Written by Professor Morag Treanor with input from Juliet Harris of Together (Scottish Alliance for Children’s Rights)
Today is Universal Children’s Day and the 30th anniversary of the adoption of the United Nations Convention on the Rights of the Child (UNCRC). The UNCRC is a charter comprising 42 articles that set out the human rights to which all children are entitled. It was ratified by every country in the world with the exception of the USA. Although ratified, the UNCRC in the UK was not incorporated into domestic law, which means that children’s rights in the UK have no legal power. The lack of incorporation of the UNCRC into UK or Scots law has meant that whilst courts have found some welfare policies to be in breach of children’s UNCRC rights there has been nothing that the court can do to provide remedy. For example, the ‘benefits cap’, introduced under the Welfare Reform Act 2012, was found to be in breach of the UNCRC in 2015 but the court had no power to provide any form of redress. In Scotland this may be about to change.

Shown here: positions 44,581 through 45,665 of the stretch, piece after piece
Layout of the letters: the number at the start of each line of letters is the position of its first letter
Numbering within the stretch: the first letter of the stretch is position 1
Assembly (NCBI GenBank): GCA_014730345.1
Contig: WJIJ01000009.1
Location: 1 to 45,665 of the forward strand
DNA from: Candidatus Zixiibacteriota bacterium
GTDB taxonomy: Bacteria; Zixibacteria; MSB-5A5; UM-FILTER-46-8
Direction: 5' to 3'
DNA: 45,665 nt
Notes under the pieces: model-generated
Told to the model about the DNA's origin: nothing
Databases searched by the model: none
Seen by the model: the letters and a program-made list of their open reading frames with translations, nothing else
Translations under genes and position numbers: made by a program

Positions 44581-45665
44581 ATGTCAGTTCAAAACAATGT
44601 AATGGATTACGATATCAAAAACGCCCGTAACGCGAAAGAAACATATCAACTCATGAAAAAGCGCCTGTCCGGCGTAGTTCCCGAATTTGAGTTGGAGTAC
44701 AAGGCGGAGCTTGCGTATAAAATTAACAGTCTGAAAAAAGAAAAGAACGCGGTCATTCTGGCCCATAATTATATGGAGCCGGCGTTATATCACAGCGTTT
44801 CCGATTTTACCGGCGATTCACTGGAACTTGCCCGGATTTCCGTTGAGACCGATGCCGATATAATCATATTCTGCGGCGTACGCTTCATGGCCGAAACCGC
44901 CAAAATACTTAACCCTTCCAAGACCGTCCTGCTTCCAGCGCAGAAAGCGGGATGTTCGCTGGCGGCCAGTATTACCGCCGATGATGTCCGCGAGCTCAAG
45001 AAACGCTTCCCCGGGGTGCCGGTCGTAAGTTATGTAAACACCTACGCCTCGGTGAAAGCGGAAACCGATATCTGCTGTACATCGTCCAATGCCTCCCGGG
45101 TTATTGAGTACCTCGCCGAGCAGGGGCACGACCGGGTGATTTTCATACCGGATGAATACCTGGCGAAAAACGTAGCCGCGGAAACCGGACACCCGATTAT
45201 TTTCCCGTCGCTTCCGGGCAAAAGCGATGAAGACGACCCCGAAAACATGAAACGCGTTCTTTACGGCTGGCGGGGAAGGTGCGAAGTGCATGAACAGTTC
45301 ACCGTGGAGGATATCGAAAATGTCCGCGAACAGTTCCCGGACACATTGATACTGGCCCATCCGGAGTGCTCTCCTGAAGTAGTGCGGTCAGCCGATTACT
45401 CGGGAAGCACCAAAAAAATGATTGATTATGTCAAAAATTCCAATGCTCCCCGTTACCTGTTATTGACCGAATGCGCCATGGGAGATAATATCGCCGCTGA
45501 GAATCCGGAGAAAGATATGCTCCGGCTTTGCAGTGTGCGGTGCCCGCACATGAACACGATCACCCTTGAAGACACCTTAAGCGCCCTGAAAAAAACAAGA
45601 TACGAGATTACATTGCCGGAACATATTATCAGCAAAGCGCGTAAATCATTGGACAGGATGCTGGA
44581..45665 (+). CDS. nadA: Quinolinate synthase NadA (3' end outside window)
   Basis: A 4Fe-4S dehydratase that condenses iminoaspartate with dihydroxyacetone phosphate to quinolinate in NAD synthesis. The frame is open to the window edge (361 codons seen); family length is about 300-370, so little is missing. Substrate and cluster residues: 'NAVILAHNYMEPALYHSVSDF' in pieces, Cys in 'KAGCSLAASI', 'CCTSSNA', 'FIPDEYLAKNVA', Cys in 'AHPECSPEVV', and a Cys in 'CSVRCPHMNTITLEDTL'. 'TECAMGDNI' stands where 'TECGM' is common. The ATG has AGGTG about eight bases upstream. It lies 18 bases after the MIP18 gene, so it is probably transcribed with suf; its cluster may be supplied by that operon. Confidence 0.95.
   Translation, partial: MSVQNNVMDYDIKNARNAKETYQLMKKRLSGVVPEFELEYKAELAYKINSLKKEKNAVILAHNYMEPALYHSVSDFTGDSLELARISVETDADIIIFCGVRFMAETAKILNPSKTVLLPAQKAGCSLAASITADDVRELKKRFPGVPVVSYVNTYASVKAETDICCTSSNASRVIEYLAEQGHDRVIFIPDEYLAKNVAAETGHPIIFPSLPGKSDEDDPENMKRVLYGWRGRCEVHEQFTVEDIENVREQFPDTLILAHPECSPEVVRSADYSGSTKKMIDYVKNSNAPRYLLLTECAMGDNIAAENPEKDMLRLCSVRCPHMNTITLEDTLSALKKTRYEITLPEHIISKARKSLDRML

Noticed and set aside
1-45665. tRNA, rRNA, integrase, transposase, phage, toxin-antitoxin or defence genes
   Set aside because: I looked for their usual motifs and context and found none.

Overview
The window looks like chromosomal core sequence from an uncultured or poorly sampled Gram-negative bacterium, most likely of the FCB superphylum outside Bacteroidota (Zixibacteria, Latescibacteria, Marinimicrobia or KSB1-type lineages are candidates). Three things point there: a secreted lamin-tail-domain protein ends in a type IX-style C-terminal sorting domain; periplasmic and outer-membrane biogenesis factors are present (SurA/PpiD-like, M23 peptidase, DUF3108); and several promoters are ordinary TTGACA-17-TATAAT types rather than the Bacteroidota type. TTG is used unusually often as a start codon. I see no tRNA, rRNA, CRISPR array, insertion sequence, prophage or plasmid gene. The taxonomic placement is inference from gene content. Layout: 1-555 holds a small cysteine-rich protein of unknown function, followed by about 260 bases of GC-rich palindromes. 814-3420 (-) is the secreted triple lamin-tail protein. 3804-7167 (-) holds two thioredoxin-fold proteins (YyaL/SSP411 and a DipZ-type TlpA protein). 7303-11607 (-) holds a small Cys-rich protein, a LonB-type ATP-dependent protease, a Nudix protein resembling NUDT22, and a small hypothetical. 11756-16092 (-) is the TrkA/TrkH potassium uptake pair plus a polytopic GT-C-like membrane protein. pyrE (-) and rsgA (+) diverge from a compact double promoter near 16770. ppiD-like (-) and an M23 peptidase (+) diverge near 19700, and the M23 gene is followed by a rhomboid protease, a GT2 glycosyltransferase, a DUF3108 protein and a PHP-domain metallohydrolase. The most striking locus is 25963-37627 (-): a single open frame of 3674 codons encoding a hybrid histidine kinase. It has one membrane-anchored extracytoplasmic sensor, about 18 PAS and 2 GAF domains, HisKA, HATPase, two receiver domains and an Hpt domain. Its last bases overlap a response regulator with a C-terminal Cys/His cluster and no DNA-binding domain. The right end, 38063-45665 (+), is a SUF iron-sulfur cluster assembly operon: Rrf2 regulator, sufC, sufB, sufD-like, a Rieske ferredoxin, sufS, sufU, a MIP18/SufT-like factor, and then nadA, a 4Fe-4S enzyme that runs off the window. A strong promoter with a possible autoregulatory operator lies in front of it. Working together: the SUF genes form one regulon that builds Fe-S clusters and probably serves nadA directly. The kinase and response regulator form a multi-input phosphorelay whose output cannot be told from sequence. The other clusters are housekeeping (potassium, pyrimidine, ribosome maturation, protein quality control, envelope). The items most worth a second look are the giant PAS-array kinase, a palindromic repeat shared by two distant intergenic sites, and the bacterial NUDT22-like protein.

The First Minister of Scotland has recently committed to incorporating children’s rights, as set out in the UNCRC, into Scots law by the end of this Parliamentary session (2021). The incorporation of the UNCRC into Scots law is a development of which the Scottish government should be proud. Now, it is time to think deeply on what incorporation will mean for children in Scotland; in particular, how will full incorporation affect children facing poverty and inequality in Scotland?
While child poverty has received a lot of focus it has rarely been considered within the framework of children’s rights. Similarly, children’s rights experts, who are usually experts in the law, have failed to engage with child poverty as a children’s rights issue (Nolan and Pells, 2019).